Carolina Panthers general manager Dave Gettleman says he doesn’t believe there are limited windows in which teams can make a run at championships.
But Panthers owner Jerry Richardson has a window.
So does linebacker Thomas Davis, who turns 34 this month and is heading into the final year of his contract.
Same goes for Julius Peppers, the 37-year-old prodigal son who signed a one-year deal to take another crack at winning a Super Bowl ring with the team that drafted him No. 2 overall 15 years ago.
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The events of the past 48 hours suggest Gettleman might be rethinking his position on this whole window business.
Gettleman, no youngster himself at 66, spent $55.5 million to secure the left tackle position with Matt Kalil after watching his franchise quarterback get knocked around for much of 2016.
And while Cam Newton had a season to forget in 2016, protecting Newton and surrounding him with playmakers has to be a goal of Gettleman’s every year.
He brought back Peppers in a move that has energized the fan base, and filled another spot with a familiar face by giving nickel back Captain Munnerlyn a four-year deal worth $17 million, including $8 million guaranteed.
Munnerlyn, who spent the past three years with the Vikings, said the reason he chose Carolina over Minnesota – besides the weather and the fact that he lives in Charlotte – was the Panthers’ aggressive approach to free agency.
“I saw the moves that they was doing in free agency and it was like, ‘OK, they’re trying to get back to the Super Bowl,’” Munnerlyn said Saturday after signing his contract.
Munnerlyn has been on both sides of the negotiating spectrum with Gettleman, who didn’t want to ante up to keep Munnerlyn and safety Mike Mitchell (among others) after the Panthers’ 12-4 season of 2013.
In fairness, Gettleman didn’t have as much salary cap space to work with back then.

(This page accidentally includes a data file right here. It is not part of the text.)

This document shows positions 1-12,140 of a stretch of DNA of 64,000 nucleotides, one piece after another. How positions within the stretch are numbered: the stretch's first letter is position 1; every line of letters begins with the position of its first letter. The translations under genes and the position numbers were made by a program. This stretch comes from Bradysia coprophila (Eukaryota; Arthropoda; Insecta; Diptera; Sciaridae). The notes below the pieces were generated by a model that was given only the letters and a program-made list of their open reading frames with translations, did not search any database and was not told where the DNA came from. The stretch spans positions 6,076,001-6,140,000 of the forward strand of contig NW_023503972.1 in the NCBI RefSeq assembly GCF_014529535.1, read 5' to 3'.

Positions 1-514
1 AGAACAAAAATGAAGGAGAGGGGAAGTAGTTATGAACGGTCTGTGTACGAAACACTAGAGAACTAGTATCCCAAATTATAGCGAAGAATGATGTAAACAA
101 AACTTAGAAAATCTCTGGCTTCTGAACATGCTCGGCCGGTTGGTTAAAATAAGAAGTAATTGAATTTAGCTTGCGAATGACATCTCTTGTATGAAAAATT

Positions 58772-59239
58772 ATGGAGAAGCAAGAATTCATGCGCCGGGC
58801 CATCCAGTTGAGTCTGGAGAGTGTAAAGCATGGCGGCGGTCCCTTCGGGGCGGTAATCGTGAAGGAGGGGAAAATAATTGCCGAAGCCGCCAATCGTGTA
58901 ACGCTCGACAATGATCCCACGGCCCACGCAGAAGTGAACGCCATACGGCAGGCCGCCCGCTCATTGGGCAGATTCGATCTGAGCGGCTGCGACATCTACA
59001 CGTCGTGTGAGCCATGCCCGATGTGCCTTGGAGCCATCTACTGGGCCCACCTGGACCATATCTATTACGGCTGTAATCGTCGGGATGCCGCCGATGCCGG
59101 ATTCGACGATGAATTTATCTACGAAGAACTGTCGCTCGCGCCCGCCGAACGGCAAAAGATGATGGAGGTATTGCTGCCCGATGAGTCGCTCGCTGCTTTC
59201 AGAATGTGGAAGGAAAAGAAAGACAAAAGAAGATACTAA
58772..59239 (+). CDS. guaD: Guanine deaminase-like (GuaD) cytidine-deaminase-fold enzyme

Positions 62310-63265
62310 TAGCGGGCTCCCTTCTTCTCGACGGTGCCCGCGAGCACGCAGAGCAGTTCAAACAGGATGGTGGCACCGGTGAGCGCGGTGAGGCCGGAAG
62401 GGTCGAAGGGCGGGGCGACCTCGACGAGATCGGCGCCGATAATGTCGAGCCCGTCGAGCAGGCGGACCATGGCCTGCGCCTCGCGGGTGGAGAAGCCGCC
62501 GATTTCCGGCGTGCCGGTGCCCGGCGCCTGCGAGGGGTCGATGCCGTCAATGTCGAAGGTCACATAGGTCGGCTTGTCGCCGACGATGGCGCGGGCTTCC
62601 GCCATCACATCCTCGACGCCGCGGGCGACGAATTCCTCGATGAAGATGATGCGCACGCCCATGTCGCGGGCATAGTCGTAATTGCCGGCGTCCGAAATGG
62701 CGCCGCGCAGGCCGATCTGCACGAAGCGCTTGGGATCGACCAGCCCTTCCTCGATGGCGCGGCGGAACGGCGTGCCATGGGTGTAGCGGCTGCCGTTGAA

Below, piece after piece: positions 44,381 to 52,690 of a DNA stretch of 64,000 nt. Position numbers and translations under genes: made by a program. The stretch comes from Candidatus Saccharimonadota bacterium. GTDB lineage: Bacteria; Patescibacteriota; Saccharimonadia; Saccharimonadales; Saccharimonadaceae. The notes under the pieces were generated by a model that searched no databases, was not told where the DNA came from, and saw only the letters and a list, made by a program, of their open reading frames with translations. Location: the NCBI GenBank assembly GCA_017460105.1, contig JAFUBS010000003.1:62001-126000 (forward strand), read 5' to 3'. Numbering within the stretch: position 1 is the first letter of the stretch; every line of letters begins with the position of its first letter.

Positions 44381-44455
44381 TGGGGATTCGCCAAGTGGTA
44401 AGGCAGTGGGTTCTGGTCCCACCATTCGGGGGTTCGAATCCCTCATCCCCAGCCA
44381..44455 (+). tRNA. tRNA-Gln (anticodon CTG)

But after three consecutive playoff years and a berth in Super Bowl 50, the Panthers’ 6-10 finish last season seems to have added a sense of urgency to how the front office is conducting business.
“They’re trying to go and get it now. If you look at the roster and look at some of the moves they made, they’re trying to do it now,” Munnerlyn said. “They’re not trying to wait, sit back and let’s rebuild again, we’ve got to reload. No. We’re going out there, we’re firing out now.”
Checking a box
Gettleman uses free agency to plug roster holes so he can go with the best-player-available approach in the draft. He had to abandon that strategy in last year’s draft, when he was forced to draft three cornerbacks after rescinding Josh Norman’s franchise tag.
Those rookie corners were thrown into the fray without the benefit of having a veteran in their meeting room. And although James Bradberry and Daryl Worley improved as the year went along, the secondary lacked a proven nickel back to cover those wide swaths of field where the shifty slots roam.
Captain Munnerlyn also is stoked about lining up on a defense that includes Julius Peppers, defensive end Charles Johnson and linebackers Luke Kuechly and Thomas Davis, the latter three of whom put in a good word for him with management, he says.
Enter Munnerlyn, who checks the nickel box for Gettleman and, Gettleman hopes, the mentor role as well.
Munnerlyn didn’t exactly have a warm-and-fuzzy relationship with Norman. That likely had as much to do with Norman’s headstrong personality as the fact that Munnerlyn might have been more territorial early in his career.
But Munnerlyn says he’s looking forward to working with the young corners in much the way veteran corner Terence Newman took him under his wing in Minnesota.
Munnerlyn also is stoked about lining up on a defense that includes Peppers, defensive end Charles Johnson and linebackers Luke Kuechly and Thomas Davis, the latter three of whom put in a good word for him with management, Munnerlyn says.
“That was a big part, too, to come back and play with these guys and finish what we started,” Munnerlyn said. “Those guys are great players.”
Munnerlyn, 28, was a rookie in 2009 during the final year of Peppers’ first Panthers’ stint. Munnerlyn saw Peppers twice a year the past three seasons, when both were in the NFC North, and eyeballed him again Saturday when both were at Bank of America Stadium.
“He’s still got a lot left in him,” Munnerlyn said. “He still looks young. He’s still ready to roll.”
Super Bowl run
So is Munnerlyn, who experienced firsthand what a Super Bowl run feels like in Charlotte – albeit from the suite level at BoA. He was in Johnson’s luxury box 14 months ago when the Panthers routed Arizona in the NFC title game.
He couldn’t help but feel a bit wistful.
“I was rooting for them, hoping they’d pull it out and get the Super Bowl win,” he said. “It was big for the city.”
Now Munnerlyn’s back with the team in the city he never really left. He’s a little older, with a wife and three kids.
And while his window isn’t as small as Peppers’ or Davis’, Munnerlyn feels like the time is now for the Panthers to make a long playoff run. Super Bowl LII is in another city Munnerlyn knows well.
“It’s in Minnesota,” he said, smiling. “Yeah, I know that.”